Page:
The map works as a visual indicator of changes in the balance of power, and the way the Japanese empire had quickly expanded in the first 30 years of the Meiji period. The nineteenth century brought dramatic changes in the field of cartography throughout the world, and in Japan, new conceptions of landscape and spatiality were an important part of the modernization project. The simultaneous entry of yoga, or Western-style painting, alongside photography shows two arts that specialized in the Western conceptualization of the real and its depiction, a significant contribution to the visual field of Meiji. The visual arts also had a great impact on new ideas of gender and social class: images from the Meiji period show shifts within the imperial family, changes in the working patterns of young men and women, the exclusion of the Ainu inhabitants of Hokkaido, and so on. The chapter also presents an overview on the key concepts discussed in this book.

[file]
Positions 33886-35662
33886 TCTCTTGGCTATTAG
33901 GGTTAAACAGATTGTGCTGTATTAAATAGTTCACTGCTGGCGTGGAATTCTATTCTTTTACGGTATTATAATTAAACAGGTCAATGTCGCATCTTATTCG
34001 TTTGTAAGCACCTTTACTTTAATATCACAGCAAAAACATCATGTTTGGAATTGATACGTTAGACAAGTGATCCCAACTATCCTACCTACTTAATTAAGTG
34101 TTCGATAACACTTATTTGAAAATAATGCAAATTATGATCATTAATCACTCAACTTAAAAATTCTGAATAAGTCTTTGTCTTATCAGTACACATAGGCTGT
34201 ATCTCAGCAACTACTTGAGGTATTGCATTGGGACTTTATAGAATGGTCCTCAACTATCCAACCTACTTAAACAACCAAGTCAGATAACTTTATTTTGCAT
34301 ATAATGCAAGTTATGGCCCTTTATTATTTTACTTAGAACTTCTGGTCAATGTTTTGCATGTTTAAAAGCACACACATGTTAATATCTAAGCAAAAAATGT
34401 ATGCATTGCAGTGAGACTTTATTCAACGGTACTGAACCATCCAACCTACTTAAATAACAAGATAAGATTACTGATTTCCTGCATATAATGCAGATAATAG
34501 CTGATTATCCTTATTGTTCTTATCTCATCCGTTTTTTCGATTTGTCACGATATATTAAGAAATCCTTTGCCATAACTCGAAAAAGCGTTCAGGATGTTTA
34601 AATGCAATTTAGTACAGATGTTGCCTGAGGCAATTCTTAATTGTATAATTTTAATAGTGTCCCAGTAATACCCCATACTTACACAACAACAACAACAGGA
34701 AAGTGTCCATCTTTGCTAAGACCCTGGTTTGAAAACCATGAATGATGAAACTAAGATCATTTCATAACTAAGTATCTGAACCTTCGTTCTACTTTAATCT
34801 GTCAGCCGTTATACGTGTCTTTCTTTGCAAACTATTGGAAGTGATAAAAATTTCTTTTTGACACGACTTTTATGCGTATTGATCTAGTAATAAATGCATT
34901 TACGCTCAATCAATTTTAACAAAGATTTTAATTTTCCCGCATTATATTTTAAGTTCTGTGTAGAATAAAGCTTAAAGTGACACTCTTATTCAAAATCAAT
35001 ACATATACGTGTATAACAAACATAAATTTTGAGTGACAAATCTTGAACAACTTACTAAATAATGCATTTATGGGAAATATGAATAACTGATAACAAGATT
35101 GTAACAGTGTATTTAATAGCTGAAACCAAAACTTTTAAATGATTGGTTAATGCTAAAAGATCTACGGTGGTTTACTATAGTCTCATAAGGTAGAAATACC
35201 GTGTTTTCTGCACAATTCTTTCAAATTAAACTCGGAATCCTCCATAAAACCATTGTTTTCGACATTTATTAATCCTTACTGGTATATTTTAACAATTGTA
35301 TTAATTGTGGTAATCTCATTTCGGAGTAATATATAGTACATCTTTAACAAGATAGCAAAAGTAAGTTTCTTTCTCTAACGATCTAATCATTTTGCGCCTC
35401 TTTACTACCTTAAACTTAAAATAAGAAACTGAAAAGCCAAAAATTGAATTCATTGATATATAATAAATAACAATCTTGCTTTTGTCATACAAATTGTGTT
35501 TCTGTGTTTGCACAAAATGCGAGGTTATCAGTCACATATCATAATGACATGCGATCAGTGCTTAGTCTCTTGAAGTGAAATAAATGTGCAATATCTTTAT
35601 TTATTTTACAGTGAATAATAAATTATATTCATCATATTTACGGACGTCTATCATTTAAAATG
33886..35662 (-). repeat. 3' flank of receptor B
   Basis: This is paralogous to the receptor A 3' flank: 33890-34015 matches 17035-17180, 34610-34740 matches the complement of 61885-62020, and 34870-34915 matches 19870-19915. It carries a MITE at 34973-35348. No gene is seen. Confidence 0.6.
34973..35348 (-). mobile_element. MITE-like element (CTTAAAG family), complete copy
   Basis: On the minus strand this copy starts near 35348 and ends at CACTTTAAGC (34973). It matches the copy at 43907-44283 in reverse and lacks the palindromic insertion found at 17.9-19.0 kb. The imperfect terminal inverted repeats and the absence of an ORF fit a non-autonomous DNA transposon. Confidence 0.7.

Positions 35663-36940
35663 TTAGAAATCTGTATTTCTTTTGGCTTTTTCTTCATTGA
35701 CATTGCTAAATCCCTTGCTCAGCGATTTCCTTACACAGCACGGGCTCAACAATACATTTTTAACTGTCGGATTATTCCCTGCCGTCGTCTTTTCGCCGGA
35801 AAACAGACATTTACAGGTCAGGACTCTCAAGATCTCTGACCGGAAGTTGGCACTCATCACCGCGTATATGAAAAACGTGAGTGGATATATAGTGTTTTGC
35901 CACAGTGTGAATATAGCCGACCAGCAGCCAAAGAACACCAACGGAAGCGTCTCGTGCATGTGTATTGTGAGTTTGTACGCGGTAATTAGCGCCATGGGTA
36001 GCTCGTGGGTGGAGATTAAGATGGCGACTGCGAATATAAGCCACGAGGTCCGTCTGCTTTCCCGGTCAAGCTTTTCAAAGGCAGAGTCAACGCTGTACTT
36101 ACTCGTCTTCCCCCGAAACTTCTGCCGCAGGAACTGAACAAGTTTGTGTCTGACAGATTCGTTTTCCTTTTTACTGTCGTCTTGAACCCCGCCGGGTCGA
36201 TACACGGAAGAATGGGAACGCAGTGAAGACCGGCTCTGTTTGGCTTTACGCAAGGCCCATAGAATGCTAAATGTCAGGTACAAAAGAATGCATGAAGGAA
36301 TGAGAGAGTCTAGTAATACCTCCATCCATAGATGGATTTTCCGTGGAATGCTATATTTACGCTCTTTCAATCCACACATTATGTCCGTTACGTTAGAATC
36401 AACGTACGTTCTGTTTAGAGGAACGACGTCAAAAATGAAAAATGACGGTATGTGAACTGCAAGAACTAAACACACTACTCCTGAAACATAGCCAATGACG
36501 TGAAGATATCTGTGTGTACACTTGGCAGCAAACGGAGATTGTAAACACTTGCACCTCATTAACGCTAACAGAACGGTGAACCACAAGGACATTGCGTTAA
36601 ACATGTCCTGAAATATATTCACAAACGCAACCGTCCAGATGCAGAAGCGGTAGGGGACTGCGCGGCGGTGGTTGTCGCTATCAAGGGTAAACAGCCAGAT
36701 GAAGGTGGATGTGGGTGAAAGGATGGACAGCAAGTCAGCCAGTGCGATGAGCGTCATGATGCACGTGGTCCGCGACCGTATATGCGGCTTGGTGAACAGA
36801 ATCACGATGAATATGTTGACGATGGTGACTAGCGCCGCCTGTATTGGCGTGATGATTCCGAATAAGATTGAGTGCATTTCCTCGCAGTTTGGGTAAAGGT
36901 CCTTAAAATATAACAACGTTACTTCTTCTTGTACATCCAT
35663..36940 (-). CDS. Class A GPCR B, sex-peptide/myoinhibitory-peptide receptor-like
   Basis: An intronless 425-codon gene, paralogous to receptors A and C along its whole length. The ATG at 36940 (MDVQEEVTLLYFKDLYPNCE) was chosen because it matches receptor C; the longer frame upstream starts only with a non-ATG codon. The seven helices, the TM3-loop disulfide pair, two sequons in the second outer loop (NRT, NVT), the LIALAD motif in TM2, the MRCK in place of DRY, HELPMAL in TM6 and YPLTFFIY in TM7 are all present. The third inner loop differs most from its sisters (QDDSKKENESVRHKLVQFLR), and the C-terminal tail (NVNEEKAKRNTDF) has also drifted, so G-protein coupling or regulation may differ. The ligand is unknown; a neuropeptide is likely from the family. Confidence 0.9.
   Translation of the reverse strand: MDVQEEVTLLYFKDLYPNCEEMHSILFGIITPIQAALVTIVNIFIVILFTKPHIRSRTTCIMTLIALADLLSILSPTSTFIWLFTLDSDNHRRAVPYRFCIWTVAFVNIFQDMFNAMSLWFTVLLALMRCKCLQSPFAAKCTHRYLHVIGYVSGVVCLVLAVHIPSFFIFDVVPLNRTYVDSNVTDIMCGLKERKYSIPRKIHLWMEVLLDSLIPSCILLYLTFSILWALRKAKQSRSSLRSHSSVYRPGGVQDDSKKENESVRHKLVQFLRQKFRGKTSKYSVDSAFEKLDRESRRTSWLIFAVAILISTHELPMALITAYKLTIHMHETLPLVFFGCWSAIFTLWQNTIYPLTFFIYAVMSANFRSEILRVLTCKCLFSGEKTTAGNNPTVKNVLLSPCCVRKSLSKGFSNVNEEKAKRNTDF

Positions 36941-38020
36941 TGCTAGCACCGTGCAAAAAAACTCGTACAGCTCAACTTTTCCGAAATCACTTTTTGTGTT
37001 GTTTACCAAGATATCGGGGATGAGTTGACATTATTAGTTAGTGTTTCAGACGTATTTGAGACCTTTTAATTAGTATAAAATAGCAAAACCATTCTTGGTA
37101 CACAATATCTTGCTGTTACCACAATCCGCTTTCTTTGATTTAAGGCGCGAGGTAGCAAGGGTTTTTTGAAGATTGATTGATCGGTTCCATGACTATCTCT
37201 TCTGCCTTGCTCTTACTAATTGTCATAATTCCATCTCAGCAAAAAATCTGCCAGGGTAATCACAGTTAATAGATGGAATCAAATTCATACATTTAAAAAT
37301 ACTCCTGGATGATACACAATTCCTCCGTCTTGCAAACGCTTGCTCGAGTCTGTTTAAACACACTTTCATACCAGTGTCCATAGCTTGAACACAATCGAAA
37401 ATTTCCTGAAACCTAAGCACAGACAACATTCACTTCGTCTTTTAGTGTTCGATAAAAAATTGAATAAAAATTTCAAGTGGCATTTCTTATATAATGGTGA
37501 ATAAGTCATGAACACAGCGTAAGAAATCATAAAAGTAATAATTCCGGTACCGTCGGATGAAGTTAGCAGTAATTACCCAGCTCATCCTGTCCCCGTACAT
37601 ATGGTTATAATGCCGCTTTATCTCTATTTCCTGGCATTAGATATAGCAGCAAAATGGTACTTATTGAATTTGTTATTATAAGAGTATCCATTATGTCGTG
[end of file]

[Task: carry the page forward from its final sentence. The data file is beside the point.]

|Title of host publication||The Visual Culture of Meiji Japan|
|Subtitle of host publication||Negotiating the Transition to Modernity|
|Editors||Ayelet Zohar, Alison J. Miller|
|Place of Publication||New York|
|Number of pages||13|
|State||Published - Dec 2021|
|Name||Routledge Research in Art History|